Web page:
1.The traits of the index case of an infectious disease outbreak, and the circumstances for their etiology, potentially influence the trajectory of transmission dynamics. However, these dynamics likely also depend on the traits of the individuals with whom the index case interacts. 2.We used the social spider Stegodyphus dumicola to test how the traits of the index case, group phenotypic composition, and group size interact to facilitate the transmission of a GFP-labeled cuticular bacterium. We...

Data from: Reconstructing Asian faunal introductions to eastern Africa from multi-proxy biomolecular and archaeological datasets

Mary E. Prendergast, Michael Buckley, Alison Crowther, Heidi Eager, Laurent Frantz, Ophélie Lebrasseur, Rainer Hutterer, Ardern Hulme-Beaman, Wim Van Neer, Katerina Douka, Margaret-Ashley Veall, Eréndira M. Quintana Morales, Verena J. Schuenemann, Ella Reiter, Richard Allen, Evangelos A. Dimopoulos, Richard M. Helm, Ceri Shipton, Ogeto Mwebi, Christiane Denys, Mark C. Horton, Stephanie Wynne-Jones, Jeffrey Fleisher, Chantal Radimilahy, Henry Wright … & Mark Horton
Human-mediated biological exchange has had global social and ecological impacts. In sub-Saharan Africa, several domestic and commensal animals were introduced from Asia in the pre-modern period; however, the timing and nature of these introductions remain contentious. One model supports introduction to the eastern African coast after the mid-first millennium CE, while another posits introduction dating back to 3000 BCE. These distinct scenarios have implications for understanding the emergence of long-distance maritime connectivity, and the ecological...

Data from: Diflunisal inhibits prestin by chloride-dependent mechanism

Guillaume Duret, Fred A. Pereira & Robert M. Raphael
The motor protein prestin is a member of the SLC26 family of anion antiporters and is essential to the electromotility of cochlear outer hair cells and for hearing. The only direct inhibitor of electromotility and the associated charge transfer is salicylate, possibly through direct interaction with an anion-binding site on prestin. In a screen to identify other inhibitors of prestin activity, we explored the effect of the non-steroid anti-inflammatory drug diflunisal, which is a derivative...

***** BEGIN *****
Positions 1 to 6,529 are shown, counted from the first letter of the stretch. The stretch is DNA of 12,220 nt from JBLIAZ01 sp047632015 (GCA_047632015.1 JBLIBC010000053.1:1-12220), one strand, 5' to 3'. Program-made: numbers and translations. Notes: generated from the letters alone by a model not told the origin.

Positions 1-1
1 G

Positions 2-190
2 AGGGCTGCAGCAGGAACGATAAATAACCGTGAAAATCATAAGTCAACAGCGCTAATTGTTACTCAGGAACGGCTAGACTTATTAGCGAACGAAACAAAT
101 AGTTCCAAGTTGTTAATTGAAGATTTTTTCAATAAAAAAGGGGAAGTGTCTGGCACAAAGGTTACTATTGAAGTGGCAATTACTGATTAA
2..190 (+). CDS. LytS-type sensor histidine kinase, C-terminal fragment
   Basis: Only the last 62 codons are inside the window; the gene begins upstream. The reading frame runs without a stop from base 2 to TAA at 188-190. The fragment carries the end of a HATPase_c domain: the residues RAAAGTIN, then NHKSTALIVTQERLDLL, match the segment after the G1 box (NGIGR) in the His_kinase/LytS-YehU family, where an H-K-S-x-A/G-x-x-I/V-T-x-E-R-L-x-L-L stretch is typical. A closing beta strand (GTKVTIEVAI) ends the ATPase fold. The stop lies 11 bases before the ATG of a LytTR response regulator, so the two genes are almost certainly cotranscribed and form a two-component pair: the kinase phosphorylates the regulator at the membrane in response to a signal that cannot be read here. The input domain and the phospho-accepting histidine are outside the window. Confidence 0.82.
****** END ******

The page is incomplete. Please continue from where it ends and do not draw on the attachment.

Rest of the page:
Data from: Resolving biological impacts of multiple heat waves: interaction of hot and recovery days

Chun-Sen Ma, Lin Wang, Wei Zhang & Volker H. W. Rudolf
Heat waves are increasing with global warming and have more dramatic biological effects on organisms in natural and agricultural ecosystems than mean temperature increase. However, predicting the impact of future heat waves on organisms and ecosystems is challenging because we still have a limited understanding of how the different components that characterize heat waves interact. Here we take an experimental approach to examine the individual and combine consequences of two important features that characterize heat...

Data from: Queen presence mediates the relationship between collective behavior and disease susceptibility in ant colonies

Carl N. Keiser, Svjetlana Vojvodic, Imani O. Butler, Elizabeth Sartain, Volker H. W. Rudolf & Julia B. Saltz
The success of social living can be explained, in part, by a group's ability to execute collective behaviors unachievable by solitary individuals. However, groups vary in their ability to execute these complex behaviors, often because they vary in their phenotypic composition. Group membership changes over time due to mortality or emigration, potentially leaving groups vulnerable to ecological challenges in times of flux. In some societies, the loss of important individuals (e.g., leaders, elites, queens) may...

Data from: Tales from the crypt: a parasitoid manipulates the behaviour of its parasite host

Kelly L. Weinersmith, Sean M. Liu, Andrew A. Forbes & Scott P. Egan
There are many examples of apparent manipulation of host phenotype by parasites, yet few examples of hypermanipulation—where a phenotype-manipulating parasite is itself manipulated by a parasite. Moreover, few studies confirm manipulation is occurring by quantifying whether the host's changed phenotype increases parasite fitness. Here we describe a novel case of hypermanipulation, in which the crypt gall wasp Bassettia pallida (a phenotypic manipulator of its tree host) is manipulated by the parasitoid crypt-keeper wasp Euderus set,...

Data from: Coestimating reticulate phylogenies and gene trees from multilocus sequence data

Dingqiao Wen & Luay Nakhleh
The multispecies network coalescent (MSNC) is a stochastic process that captures how gene trees grow within the branches of a phylogenetic network. Coupling the MSNC with a stochastic mutational process that operates along the branches of the gene trees gives rise to a generative model of how multiple loci from within and across species evolve in the presence of both incomplete lineage sorting (ILS) and reticulation (e.g., hybridization). We report on a Bayesian method for...

Registration Year

  • 2017

Resource Types

  • Dataset


  • Rice University
  • University of Notre Dame
  • University of Queensland
  • Royal Belgian Institute of Natural Sciences
  • Harvard University
  • Notre Dame University
  • KU Leuven
  • National Museum
  • Binghamton University
  • Institute for Advanced Study